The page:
In my previous post, Four Little Lights in the Fog, I promised to return with an example from Stefan Merrill Block's book, The Story of Forgetting, of describing the 'coffin, not the grief'. So here it is. The teenaged narrator's mother, who is in the early stages of Alzheimer's, has disappeared from the family home one night, and her son goes looking for her.
"But my voice only echoed across the wide, blank pavement, with only the tungsten streetlamps bearing witness, hanging their heads, apathetically dim. I almost turned back to get my dad and the car, but for fear of losing even a second, I just kept running, beyond the staring, skeletal eye sockets of a thousand darkened windows, past the endlessly churning motorized waterfall at the entrance of our neighbourhood..."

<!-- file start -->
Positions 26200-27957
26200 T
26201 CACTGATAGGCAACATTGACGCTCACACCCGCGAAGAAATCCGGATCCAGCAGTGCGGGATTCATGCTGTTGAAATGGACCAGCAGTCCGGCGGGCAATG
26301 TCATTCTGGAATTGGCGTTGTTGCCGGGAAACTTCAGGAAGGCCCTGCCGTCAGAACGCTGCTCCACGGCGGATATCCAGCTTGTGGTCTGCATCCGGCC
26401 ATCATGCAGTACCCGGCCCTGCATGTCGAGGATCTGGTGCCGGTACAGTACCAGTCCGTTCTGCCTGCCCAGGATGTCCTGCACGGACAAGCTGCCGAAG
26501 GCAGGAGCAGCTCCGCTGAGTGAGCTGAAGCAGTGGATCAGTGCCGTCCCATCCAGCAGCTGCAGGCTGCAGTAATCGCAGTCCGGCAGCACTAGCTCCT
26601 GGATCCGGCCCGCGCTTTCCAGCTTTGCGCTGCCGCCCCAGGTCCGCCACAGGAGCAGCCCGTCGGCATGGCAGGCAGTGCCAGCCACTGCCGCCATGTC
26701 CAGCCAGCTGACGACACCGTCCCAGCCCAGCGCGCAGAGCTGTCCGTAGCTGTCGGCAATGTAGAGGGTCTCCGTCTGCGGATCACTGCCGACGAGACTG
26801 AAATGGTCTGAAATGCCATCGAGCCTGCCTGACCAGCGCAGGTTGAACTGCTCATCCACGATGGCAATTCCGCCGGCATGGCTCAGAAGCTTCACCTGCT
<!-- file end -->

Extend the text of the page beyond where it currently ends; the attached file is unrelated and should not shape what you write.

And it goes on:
I think we can gather from this that Seth is feeling pretty bleak. Taken out of context, it almost seems over-written, but in the novel it works perfectly. I hope this goes some way to illustrate what I was banging on about.
I highly recommend The Story of Forgetting by the way.